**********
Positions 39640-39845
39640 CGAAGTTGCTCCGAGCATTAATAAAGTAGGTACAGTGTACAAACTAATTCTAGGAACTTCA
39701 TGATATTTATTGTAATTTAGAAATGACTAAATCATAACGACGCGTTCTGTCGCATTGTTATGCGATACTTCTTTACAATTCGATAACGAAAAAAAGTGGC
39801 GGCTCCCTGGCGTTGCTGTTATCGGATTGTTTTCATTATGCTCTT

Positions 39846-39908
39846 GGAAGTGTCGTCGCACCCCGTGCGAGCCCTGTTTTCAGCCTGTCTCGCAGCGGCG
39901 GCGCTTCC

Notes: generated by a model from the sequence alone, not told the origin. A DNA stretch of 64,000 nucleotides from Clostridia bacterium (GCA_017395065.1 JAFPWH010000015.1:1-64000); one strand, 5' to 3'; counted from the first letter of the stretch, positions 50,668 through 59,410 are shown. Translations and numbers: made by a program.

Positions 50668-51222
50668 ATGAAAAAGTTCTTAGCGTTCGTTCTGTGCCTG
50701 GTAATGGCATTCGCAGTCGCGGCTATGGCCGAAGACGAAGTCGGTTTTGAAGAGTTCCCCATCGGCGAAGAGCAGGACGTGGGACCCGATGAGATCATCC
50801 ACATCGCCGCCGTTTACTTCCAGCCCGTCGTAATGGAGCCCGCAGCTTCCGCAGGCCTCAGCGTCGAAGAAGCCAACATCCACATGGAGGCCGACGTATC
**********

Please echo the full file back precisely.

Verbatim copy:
Positions 39640-39845
39640 CGAAGTTGCTCCGAGCATTAATAAAGTAGGTACAGTGTACAAACTAATTCTAGGAACTTCA
39701 TGATATTTATTGTAATTTAGAAATGACTAAATCATAACGACGCGTTCTGTCGCATTGTTATGCGATACTTCTTTACAATTCGATAACGAAAAAAAGTGGC
39801 GGCTCCCTGGCGTTGCTGTTATCGGATTGTTTTCATTATGCTCTT

Positions 39846-39908
39846 GGAAGTGTCGTCGCACCCCGTGCGAGCCCTGTTTTCAGCCTGTCTCGCAGCGGCG
39901 GCGCTTCC

Notes: generated by a model from the sequence alone, not told the origin. A DNA stretch of 64,000 nucleotides from Clostridia bacterium (GCA_017395065.1 JAFPWH010000015.1:1-64000); one strand, 5' to 3'; counted from the first letter of the stretch, positions 50,668 through 59,410 are shown. Translations and numbers: made by a program.

Positions 50668-51222
50668 ATGAAAAAGTTCTTAGCGTTCGTTCTGTGCCTG
50701 GTAATGGCATTCGCAGTCGCGGCTATGGCCGAAGACGAAGTCGGTTTTGAAGAGTTCCCCATCGGCGAAGAGCAGGACGTGGGACCCGATGAGATCATCC
50801 ACATCGCCGCCGTTTACTTCCAGCCCGTCGTAATGGAGCCCGCAGCTTCCGCAGGCCTCAGCGTCGAAGAAGCCAACATCCACATGGAGGCCGACGTATC